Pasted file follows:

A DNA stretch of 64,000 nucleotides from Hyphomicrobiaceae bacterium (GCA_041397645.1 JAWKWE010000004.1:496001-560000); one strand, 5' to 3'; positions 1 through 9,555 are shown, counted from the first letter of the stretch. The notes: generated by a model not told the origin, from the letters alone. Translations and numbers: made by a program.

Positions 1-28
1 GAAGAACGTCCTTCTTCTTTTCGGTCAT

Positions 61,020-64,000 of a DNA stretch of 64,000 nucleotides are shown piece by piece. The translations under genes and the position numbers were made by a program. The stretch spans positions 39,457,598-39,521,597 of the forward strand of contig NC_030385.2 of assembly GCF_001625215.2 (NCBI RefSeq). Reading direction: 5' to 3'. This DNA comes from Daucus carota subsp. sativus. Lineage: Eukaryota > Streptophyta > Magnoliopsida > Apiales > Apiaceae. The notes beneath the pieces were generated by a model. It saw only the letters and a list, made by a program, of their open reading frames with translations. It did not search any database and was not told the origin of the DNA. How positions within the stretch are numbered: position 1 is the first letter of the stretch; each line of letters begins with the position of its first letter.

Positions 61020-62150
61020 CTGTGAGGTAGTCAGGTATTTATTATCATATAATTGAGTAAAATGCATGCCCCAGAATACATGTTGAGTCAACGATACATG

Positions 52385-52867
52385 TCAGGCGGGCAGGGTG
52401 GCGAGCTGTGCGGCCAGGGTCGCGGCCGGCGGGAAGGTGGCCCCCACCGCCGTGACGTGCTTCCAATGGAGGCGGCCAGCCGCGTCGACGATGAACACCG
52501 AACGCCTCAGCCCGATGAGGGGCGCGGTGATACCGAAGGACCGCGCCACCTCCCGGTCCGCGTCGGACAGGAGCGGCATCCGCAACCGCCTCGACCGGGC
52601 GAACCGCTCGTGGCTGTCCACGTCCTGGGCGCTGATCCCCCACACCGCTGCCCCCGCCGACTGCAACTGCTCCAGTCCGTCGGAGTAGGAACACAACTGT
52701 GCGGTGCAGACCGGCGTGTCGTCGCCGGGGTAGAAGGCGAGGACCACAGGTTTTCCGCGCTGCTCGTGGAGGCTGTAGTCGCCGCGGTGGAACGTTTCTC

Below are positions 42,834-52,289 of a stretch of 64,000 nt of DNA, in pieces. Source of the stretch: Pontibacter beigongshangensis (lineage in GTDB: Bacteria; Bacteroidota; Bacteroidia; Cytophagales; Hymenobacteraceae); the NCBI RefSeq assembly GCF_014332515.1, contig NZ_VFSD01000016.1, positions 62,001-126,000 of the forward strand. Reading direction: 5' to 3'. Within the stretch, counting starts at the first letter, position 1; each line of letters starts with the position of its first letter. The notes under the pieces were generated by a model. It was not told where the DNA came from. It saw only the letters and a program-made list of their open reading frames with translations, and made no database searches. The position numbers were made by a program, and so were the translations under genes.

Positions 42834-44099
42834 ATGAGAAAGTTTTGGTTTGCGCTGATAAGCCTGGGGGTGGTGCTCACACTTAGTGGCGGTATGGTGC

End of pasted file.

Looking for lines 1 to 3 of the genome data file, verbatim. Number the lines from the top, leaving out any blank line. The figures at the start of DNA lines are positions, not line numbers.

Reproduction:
A DNA stretch of 64,000 nucleotides from Hyphomicrobiaceae bacterium (GCA_041397645.1 JAWKWE010000004.1:496001-560000); one strand, 5' to 3'; positions 1 through 9,555 are shown, counted from the first letter of the stretch. The notes: generated by a model not told the origin, from the letters alone. Translations and numbers: made by a program.

Positions 1-28
1 GAAGAACGTCCTTCTTCTTTTCGGTCAT